Soon encourages managers to plan for the crisis persisting into 2021. “The first move should be to assume a 50 to 80 percent drop in revenue over the course of this year. So, you need to build as much financial runway as you can,” he says. “Hoard as much cash as possible. Make sure you’re sending out your invoices quickly, and that you’re chasing up on those. Defer your costs as much as possible. Could you re-negotiate your rent to be paid out later in the year?
“At the same time, start imagining the new products and services you’ll need next year – including what the post-Covid world will need. And start leaning into that because that’s really going to be a new chapter for journalism.”
The Online News Association’s “Community Circles”
ONA has launched guided conversations to help editors develop detailed strategic responses to Covid-19 and beyond. The idea emerged after ONA’s CEO, Irving Washington, emailed the entire membership on March 19th with two questions: “Are you okay? How can we help?”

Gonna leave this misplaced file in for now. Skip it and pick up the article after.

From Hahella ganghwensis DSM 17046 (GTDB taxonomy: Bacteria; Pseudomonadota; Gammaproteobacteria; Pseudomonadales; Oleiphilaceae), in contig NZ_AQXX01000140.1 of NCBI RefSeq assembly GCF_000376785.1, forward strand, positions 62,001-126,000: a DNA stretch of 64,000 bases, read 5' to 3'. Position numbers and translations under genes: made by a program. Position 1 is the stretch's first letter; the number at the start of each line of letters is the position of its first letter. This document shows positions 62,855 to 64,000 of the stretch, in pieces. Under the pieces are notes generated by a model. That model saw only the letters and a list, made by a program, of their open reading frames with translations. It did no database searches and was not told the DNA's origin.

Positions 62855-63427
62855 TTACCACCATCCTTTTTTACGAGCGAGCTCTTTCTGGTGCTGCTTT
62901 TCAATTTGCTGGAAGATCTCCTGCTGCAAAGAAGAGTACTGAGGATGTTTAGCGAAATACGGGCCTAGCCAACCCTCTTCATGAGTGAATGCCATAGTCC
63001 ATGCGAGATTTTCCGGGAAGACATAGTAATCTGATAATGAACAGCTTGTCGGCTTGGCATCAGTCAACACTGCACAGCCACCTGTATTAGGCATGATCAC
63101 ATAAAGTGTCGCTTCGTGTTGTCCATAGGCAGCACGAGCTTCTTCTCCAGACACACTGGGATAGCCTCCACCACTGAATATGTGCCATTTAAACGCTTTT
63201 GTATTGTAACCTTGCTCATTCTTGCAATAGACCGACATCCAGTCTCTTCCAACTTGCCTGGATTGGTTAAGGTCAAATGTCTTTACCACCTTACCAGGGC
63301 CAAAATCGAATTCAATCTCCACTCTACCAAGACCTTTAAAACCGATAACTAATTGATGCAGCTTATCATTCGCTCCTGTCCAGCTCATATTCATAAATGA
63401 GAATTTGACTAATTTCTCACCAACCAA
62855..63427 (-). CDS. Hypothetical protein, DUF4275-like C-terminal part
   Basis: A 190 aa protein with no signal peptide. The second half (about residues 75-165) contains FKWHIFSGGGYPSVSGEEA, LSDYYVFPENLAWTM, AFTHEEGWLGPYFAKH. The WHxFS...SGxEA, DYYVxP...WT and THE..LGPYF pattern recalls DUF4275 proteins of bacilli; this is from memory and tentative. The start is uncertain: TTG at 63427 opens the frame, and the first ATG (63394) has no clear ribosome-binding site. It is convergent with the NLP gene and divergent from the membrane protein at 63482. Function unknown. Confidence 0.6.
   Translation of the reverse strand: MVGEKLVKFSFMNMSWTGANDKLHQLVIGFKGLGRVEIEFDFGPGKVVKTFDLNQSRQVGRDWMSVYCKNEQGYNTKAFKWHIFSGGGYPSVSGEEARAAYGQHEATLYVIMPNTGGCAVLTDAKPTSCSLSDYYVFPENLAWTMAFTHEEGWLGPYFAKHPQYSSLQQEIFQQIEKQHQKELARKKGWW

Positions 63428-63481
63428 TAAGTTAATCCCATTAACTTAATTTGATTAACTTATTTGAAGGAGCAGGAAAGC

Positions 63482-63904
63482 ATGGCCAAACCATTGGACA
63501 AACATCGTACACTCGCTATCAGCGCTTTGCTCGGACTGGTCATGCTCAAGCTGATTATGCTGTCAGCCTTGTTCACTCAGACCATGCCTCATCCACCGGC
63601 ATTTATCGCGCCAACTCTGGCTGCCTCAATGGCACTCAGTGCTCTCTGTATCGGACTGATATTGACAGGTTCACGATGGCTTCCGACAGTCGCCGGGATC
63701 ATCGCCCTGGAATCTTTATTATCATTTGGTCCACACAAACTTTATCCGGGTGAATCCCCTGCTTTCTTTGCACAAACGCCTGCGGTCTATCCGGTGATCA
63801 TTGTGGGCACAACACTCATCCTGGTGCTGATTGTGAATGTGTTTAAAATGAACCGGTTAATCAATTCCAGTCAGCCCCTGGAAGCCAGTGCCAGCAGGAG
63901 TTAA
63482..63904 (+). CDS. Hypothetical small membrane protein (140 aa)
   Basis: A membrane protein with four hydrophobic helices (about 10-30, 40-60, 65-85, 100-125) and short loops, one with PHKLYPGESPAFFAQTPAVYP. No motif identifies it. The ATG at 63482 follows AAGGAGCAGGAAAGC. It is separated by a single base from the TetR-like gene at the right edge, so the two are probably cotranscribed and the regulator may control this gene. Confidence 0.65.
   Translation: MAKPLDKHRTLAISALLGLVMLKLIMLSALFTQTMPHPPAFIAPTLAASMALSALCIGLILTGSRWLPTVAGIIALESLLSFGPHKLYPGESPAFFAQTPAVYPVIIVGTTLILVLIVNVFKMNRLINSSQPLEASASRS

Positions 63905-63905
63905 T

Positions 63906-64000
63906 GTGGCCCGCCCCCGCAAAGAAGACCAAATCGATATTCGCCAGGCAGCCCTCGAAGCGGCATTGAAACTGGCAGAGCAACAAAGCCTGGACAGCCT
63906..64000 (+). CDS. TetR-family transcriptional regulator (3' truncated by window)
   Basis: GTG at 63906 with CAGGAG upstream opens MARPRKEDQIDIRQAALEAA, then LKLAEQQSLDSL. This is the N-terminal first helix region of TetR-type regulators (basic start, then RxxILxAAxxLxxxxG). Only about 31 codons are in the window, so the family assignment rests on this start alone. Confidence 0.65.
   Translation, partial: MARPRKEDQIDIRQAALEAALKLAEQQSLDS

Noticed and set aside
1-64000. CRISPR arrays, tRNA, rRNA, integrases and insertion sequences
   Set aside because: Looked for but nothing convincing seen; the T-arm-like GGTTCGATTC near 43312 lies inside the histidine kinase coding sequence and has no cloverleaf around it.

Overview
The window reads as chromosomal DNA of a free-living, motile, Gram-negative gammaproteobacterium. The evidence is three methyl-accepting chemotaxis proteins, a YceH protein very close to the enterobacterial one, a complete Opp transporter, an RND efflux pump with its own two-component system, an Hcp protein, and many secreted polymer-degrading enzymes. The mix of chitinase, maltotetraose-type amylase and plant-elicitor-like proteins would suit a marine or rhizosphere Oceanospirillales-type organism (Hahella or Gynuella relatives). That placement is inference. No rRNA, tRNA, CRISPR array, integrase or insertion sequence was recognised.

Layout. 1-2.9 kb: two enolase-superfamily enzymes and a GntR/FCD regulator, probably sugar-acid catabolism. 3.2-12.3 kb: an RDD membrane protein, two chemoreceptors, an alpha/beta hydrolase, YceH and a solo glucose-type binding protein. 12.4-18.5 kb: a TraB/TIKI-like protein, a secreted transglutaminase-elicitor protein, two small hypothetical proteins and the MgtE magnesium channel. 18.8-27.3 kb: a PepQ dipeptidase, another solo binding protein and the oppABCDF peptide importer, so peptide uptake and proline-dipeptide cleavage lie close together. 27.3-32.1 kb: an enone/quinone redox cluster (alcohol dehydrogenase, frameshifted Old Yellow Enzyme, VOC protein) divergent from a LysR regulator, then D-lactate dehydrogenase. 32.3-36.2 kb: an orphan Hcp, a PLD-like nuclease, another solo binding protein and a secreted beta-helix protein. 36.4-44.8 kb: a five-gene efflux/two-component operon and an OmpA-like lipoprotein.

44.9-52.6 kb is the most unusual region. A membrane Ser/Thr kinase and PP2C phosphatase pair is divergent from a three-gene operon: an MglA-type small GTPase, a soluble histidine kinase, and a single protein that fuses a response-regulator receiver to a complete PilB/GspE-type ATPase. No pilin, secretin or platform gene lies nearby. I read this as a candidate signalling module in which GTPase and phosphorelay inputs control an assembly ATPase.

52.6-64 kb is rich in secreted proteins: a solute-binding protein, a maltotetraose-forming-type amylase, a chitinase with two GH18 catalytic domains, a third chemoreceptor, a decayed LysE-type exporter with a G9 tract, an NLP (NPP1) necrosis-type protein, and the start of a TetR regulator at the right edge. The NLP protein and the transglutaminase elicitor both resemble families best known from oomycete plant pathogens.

Five themes emerged from the hundreds of responses that flooded back: self-care, management and leadership in a time of crisis, covering a fast-moving pandemic, revenue and fundraising challenges, and building and launching projects that still need to be realized if outlets are to stay agile, innovative and viable.
“These are pretty deep questions,” says Trevor Knoblich, ONA’s Chief Knowledge Officer. They include: How do I keep my team engaged? How do we report on coronavirus and not lose track of our long-term focus? What do we do now that advertisers are rolling back their relationships? “These are nuanced and complex questions that might have different answers for different types of newsrooms.”